KEYWORDS

Polycystic ovarian syndrome; Laparoscopic ovarian drilling;

Ovarian reserve; Anti-Mullerian Hormone; Clomiphene citrate

Abstract Background and aim of the study: Laparoscopic ovarian drilling (LOD) is considered one of the effective tools for treatment of women with polycystic ovarian syndrome. The aim of this work was to evaluate the effects of laparoscopic ovarian drilling on ovarian reserve assessed by Anti-Miillerian hormone assay and ultrasonography.

Study design: The current prospective controlled study included 70 (n = 70) primary anovulatory women with PCOS who are allocated to undergo LOD (n = 40), who are clomiphene citrate (CC) resistant, and another group receiving incremental doses (50-150 mg) of CC (n = 30) and 20 healthy age-matched women with a regular menstrual cycle and normal ovaries (confirmed with ultrasound examination) as the control group.

Materials and methods: For the LOD group, standard laparoscopy ovarian drilling was done just after the end of the menstruation using a monopolar electrocautery needle. For the CC group, clomiphene citrate was given in incremental doses (50-150 mg) for up to six cycles from days 2-6 of a menstrual cycle or after a progestin withdrawal bleeding. Evaluation for the ovarian reserve was done using the following tests: (1) AMH level in the third cycle day, (2) antral follicle count (AFC) by TVS, and (3) summed ovarian volume (SOV) by transvaginal ultrasound examination (TVS).

Results: In the current study, among the (40) PCOS women having LOD, 30/40 (75%) had regular cycles in the 6-month period after LOD, while the ovulation rate was 24/40 (60%) and the pregnancy rate was 11/40 (27.5%) in the 6-month period after LOD. Those rates were not statistically different in the PCO women group treated with CC. There were statistically significant differences between AMH levels and antral follicle count before and after LOD (p = 0.001 and 0.009 respectively) and this might indicate a possible diminished ovarian reserve.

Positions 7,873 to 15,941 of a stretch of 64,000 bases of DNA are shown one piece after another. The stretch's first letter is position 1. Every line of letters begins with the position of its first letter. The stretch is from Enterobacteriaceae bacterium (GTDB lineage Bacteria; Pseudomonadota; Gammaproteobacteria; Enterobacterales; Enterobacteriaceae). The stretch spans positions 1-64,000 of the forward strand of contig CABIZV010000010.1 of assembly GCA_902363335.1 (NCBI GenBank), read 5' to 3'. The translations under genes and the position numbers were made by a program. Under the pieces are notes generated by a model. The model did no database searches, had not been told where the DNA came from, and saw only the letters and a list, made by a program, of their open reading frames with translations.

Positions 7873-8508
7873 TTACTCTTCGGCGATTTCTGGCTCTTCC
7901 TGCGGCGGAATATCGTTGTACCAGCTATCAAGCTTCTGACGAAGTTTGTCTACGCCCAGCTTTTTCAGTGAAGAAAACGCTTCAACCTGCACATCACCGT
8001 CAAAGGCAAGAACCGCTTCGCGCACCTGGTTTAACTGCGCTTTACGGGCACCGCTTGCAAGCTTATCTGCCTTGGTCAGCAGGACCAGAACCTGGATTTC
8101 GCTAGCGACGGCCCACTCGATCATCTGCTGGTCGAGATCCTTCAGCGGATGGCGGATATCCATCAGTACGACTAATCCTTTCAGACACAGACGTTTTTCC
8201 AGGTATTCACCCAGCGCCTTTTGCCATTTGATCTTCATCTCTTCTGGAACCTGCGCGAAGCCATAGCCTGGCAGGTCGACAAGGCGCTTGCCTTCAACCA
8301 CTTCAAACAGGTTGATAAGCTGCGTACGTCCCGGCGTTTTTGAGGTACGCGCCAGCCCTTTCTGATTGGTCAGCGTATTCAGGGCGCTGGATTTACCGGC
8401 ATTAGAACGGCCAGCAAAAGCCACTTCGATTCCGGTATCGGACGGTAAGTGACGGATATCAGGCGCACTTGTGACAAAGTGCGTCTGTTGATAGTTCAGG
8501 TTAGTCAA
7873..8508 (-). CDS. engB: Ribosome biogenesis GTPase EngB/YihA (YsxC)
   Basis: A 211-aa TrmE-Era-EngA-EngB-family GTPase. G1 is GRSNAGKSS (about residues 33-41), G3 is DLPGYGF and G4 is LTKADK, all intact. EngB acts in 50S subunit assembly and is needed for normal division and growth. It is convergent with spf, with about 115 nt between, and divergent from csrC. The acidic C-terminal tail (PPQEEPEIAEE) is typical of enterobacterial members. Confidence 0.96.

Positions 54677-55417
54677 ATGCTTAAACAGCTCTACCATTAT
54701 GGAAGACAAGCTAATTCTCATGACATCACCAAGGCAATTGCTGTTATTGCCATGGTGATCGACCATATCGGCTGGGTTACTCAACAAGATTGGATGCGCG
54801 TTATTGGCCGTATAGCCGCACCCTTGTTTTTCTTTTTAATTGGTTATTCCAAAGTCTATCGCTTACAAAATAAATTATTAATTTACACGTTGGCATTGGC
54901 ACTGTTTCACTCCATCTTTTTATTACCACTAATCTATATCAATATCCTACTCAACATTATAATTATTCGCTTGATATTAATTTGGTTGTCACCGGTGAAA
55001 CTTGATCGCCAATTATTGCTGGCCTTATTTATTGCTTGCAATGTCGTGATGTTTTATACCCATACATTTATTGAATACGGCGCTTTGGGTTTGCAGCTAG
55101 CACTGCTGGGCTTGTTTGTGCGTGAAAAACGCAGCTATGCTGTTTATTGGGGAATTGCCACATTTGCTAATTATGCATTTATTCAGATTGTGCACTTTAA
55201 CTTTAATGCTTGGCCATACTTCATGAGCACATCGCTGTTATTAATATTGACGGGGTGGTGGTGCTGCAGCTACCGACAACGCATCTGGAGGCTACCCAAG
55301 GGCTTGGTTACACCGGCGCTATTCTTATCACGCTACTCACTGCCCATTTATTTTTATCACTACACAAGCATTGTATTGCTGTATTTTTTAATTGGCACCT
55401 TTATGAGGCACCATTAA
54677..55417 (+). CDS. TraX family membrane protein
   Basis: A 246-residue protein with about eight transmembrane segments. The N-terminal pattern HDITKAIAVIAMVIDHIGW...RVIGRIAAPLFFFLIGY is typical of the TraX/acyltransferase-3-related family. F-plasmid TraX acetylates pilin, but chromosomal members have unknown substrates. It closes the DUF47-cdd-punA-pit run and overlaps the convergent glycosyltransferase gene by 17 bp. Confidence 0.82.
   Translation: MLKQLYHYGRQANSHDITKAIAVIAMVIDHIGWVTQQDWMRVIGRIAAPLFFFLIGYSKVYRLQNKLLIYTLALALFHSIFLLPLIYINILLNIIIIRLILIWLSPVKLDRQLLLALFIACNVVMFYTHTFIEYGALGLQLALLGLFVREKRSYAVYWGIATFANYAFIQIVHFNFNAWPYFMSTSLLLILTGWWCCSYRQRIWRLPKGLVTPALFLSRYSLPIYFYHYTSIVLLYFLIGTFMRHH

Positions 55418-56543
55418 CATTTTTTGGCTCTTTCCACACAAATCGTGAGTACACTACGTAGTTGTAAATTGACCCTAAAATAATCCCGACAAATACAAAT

Corresponding author. E-mail address: eemsalah@yahoo.com (E.M. Seyam). Peer review under responsibility of Middle East Fertility Society.

1110-5690 © 2014 Production and hosting by Elsevier B.V. on behalf of Middle East Fertility Society. http://dx.doi.org/10.1016/j.mefs.2014.02.004

Conclusion: AMH and AFC are reliable markers for assessment of the ovarian reserve and measuring them for women with anovulatory PCOS undergoing LOD may provide a useful tool in evaluating the outcome of LOD.

© 2014 Production and hosting by Elsevier B.V. on behalf of Middle East Fertility Society.

1. Introduction

Polycystic ovary syndrome (PCOS) is the most common endocrine disorder affecting 5-10% of women of reproductive age. It is the major cause of ovulation-related infertilities, accounting for at least 75% of cases with anovulatory infertility. In women with polycystic ovary syndrome (PCOS) who do not ovulate when treated with clomiphene citrate (CC), ovulation induction with gonadotrophins and laparoscopic electrocau-tery of the ovaries are established second line treatments with comparable success rates (1-3).

Surgical therapy with laparoscopic ovarian 'drilling' may avoid or reduce the need for gonadotrophins or may facilitate their use. However, the procedure, though effective, can be traumatic on the ovaries, which may cause postoperative adhesions and/or diminished ovarian reserve (DOR). Although the available data in the literature are limited, there was no concrete evidence of a decreased ovarian reserve (DOR) or premature ovarian failure (POF) associated with LOD in women with PCOS (4-6).